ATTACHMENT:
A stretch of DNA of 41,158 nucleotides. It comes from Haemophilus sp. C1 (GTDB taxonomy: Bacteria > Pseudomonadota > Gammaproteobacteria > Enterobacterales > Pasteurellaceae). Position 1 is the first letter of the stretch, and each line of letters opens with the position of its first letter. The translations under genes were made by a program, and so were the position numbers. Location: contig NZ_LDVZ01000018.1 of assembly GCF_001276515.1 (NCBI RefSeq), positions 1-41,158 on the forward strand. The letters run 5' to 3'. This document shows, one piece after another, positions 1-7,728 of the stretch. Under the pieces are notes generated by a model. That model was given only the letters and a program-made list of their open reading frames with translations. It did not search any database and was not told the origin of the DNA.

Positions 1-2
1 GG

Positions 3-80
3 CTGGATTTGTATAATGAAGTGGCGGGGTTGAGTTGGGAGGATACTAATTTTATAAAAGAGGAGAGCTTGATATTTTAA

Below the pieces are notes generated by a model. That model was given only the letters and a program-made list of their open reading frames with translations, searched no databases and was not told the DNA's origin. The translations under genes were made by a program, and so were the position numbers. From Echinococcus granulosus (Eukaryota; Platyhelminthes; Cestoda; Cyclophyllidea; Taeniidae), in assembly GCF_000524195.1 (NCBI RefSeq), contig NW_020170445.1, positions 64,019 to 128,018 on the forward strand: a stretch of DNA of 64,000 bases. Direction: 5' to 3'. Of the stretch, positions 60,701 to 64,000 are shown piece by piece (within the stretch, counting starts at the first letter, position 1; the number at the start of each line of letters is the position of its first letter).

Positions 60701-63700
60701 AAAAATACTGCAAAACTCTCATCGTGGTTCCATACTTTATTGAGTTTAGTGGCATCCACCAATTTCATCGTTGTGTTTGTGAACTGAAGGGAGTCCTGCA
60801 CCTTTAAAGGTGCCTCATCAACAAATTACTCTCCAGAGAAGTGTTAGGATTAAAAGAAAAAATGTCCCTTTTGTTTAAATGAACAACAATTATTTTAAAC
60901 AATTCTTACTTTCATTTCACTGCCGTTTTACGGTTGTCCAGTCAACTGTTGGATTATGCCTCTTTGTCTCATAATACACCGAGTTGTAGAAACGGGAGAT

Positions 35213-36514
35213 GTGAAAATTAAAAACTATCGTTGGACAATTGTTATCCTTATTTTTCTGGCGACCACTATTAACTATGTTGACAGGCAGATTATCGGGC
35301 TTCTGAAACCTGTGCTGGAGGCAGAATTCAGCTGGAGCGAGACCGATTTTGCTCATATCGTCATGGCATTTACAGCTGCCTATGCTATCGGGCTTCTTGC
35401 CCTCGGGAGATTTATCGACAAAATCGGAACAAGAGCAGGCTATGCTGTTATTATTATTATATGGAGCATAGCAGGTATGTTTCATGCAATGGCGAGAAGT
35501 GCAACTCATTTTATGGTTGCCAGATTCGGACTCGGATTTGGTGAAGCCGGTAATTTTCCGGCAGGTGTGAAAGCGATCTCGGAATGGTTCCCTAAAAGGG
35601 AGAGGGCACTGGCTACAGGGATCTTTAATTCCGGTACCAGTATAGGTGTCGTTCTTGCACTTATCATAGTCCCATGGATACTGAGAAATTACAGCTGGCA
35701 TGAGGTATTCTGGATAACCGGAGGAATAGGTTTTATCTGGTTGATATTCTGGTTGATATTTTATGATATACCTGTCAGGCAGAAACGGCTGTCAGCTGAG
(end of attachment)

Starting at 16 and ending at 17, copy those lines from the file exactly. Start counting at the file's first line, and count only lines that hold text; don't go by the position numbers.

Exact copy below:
35601 AGAGGGCACTGGCTACAGGGATCTTTAATTCCGGTACCAGTATAGGTGTCGTTCTTGCACTTATCATAGTCCCATGGATACTGAGAAATTACAGCTGGCA
35701 TGAGGTATTCTGGATAACCGGAGGAATAGGTTTTATCTGGTTGATATTCTGGTTGATATTTTATGATATACCTGTCAGGCAGAAACGGCTGTCAGCTGAG